HOW TO GET A GOOD NIGHT’S SLEEP
Dr Jeffrey Lipsitz offers these suggestions:
Make sure your room is quiet and dark and your bed is comfortable.
Get up and go to bed at the same time everyday.
Limit your caffeine and nicotine intake.
Eat dinner at least 2-3 hours before bedtime – its more difficult to fall asleep if your body is still breaking down food. A light snack just before bedtime may be helpful, however.
Exercise regularly. Physical activity done early in the day may promote deeper, better-quality sleep – though too-vigorous exercise just before bedtime may delay sleep.
If you have trouble getting to sleep or staying asleep:
Don’t toss and turn for longer than half an hour: get up and do something calming, like reading.
Develop a relaxing pre-sleep ritual: have a glass of warm milk or herbal tea; read a book or have a bath.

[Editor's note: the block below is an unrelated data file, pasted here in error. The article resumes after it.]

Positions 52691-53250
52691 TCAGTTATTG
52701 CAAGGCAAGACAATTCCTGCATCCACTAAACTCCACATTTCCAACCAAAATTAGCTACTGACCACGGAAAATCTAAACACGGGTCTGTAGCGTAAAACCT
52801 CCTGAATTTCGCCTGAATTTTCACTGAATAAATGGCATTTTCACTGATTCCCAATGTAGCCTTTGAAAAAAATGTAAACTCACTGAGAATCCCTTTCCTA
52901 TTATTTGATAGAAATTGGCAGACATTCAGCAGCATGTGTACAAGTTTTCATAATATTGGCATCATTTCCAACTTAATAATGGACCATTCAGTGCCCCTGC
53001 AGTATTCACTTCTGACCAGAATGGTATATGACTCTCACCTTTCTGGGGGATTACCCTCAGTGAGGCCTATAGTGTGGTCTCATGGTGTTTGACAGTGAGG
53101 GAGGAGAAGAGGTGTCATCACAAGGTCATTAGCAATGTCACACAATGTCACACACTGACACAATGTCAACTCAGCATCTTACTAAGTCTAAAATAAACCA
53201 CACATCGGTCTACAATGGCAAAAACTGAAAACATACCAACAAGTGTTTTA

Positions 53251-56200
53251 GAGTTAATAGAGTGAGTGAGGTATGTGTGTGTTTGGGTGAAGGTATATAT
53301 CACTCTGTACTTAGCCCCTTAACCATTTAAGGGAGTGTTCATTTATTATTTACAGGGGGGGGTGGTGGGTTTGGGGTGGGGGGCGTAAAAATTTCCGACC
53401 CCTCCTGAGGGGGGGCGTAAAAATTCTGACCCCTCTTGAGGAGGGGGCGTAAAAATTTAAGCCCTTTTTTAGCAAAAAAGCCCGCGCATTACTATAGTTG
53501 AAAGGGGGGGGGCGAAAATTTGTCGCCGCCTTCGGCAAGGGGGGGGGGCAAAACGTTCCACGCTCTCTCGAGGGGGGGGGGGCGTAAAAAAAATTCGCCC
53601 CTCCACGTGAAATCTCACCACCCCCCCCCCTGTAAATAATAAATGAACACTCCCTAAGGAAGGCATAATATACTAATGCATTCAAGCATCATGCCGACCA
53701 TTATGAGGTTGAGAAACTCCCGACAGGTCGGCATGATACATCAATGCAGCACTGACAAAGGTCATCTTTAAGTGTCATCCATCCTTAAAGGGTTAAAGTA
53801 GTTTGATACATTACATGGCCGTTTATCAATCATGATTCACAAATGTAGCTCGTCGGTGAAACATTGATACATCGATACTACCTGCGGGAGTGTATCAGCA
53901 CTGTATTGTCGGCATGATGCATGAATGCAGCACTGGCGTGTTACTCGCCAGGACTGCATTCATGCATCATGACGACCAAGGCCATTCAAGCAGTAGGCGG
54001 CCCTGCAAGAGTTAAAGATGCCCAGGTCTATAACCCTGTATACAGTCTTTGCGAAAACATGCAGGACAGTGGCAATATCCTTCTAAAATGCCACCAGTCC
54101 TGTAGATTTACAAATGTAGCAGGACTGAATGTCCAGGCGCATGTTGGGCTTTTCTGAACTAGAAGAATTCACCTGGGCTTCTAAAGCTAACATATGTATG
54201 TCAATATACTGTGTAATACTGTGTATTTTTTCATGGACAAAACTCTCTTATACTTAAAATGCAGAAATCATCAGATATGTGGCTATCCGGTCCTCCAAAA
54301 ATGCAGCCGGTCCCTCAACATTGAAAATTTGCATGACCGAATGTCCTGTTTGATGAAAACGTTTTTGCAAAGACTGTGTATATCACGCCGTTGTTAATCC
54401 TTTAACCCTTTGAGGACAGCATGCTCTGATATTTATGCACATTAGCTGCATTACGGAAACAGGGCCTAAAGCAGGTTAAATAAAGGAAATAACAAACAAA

Get treatment for any medical problems that may contribute to sleep troubles, such as sleep apnoea and restless-leg syndrome.
If you still have trouble sleeping, there are a number of sleep aids available. Though sleeping pills are significantly safer than they used to be – they are less addictive and they can clear the body more quickly – “even the drug companies will tell you that they’re not for use in chronic insomnia, because they won’t make you a better sleeper. They may help you fall asleep on the nights that you take them, but you can develop a tolerance to them” says Lipsitz. They are, however, safe for short term use. “The most appropriate use of sleeping pills is for situational insomnia: a person who normally sleeps well develops insomnia because of an acute stress,” says Dr S.R. Dong. But insomnia that lasts for more than a few weeks may signal more serious problems. Consult your doctor before taking any kind of sleeping aid.